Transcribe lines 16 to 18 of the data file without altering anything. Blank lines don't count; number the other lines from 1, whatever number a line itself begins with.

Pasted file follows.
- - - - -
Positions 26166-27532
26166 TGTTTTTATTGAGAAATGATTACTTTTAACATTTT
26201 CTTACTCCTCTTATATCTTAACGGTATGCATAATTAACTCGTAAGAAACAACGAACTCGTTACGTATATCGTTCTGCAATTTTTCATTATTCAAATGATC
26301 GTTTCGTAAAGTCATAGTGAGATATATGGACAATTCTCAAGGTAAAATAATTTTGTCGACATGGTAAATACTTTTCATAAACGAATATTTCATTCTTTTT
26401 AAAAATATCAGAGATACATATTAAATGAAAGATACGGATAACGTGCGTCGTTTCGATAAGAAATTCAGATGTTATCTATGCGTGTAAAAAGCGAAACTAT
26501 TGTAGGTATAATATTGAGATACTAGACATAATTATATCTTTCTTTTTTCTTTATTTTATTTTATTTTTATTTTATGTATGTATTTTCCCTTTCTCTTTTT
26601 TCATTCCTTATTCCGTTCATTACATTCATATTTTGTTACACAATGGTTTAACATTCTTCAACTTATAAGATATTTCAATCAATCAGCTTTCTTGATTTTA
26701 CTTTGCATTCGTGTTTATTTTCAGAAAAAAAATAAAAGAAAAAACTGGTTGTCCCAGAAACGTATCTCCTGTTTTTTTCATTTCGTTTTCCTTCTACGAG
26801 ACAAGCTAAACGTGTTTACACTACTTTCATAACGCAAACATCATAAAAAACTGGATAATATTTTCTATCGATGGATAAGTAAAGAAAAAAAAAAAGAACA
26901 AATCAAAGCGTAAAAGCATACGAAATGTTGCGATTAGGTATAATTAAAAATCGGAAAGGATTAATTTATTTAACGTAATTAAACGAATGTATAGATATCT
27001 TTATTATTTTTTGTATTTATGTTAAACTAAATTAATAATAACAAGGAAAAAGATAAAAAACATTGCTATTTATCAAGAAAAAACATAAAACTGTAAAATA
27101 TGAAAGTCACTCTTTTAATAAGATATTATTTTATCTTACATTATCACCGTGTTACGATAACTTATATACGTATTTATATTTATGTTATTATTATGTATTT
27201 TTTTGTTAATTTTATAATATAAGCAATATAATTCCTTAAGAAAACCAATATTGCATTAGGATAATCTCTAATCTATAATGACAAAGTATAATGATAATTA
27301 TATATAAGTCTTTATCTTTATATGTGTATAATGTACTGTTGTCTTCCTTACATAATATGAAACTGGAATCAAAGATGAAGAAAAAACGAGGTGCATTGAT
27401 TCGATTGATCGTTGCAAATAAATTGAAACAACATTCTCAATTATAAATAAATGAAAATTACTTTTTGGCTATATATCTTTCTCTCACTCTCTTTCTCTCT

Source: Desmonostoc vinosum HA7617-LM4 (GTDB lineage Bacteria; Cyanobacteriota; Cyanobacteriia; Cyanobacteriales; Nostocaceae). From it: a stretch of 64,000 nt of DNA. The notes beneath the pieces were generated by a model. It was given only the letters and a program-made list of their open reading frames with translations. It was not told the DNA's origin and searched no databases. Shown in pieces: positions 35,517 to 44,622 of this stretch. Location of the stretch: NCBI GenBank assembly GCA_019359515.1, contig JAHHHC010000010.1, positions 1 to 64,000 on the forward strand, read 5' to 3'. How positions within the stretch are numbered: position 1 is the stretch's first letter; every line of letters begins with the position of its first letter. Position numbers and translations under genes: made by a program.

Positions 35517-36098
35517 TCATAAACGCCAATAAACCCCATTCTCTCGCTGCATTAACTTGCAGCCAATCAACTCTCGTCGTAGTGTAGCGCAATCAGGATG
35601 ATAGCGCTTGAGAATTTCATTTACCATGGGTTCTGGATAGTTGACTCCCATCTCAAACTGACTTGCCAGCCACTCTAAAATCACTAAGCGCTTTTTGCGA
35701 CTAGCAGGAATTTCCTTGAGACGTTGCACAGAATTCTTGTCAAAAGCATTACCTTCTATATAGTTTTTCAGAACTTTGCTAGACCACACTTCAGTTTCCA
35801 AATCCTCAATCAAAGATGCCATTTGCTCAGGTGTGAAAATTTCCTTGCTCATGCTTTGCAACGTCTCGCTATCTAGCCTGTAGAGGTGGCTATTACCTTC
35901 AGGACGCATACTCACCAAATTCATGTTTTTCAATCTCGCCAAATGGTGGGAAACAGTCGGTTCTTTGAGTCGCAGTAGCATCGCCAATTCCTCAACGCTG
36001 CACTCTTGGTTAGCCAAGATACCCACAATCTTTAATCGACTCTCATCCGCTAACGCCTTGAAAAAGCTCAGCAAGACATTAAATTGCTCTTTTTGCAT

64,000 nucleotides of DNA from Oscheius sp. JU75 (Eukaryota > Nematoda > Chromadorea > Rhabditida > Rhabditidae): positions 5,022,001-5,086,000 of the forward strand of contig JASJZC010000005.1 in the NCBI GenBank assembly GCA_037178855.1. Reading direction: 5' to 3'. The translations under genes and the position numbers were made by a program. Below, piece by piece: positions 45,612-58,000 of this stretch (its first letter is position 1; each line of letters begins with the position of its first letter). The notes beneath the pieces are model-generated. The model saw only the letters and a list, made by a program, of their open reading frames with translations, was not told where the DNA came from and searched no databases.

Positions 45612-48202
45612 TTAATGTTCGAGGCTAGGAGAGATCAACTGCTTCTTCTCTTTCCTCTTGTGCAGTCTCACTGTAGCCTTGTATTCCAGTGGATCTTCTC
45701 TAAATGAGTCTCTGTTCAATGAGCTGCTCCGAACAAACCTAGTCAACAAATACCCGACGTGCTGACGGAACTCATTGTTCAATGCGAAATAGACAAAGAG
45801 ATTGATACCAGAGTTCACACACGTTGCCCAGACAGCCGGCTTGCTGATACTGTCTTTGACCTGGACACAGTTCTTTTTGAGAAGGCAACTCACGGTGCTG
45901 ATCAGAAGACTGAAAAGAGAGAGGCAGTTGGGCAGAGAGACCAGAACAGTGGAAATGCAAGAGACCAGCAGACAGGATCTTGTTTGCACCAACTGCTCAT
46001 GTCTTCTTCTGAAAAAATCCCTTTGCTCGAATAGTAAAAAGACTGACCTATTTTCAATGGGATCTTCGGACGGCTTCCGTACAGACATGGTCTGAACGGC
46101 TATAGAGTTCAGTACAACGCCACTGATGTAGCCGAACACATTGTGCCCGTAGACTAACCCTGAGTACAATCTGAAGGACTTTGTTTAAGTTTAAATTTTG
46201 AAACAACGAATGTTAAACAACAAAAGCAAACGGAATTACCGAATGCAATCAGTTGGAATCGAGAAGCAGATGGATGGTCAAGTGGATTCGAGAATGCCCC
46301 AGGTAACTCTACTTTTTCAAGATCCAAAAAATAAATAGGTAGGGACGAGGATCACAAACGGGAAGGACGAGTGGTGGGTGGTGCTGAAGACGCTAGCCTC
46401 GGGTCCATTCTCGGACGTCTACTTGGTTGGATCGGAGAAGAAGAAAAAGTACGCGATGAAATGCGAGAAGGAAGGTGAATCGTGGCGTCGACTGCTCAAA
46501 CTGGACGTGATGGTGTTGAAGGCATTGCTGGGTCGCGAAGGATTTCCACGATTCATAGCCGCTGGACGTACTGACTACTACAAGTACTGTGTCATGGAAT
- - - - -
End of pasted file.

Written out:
Source: Desmonostoc vinosum HA7617-LM4 (GTDB lineage Bacteria; Cyanobacteriota; Cyanobacteriia; Cyanobacteriales; Nostocaceae). From it: a stretch of 64,000 nt of DNA. The notes beneath the pieces were generated by a model. It was given only the letters and a program-made list of their open reading frames with translations. It was not told the DNA's origin and searched no databases. Shown in pieces: positions 35,517 to 44,622 of this stretch. Location of the stretch: NCBI GenBank assembly GCA_019359515.1, contig JAHHHC010000010.1, positions 1 to 64,000 on the forward strand, read 5' to 3'. How positions within the stretch are numbered: position 1 is the stretch's first letter; every line of letters begins with the position of its first letter. Position numbers and translations under genes: made by a program.

Positions 35517-36098
35517 TCATAAACGCCAATAAACCCCATTCTCTCGCTGCATTAACTTGCAGCCAATCAACTCTCGTCGTAGTGTAGCGCAATCAGGATG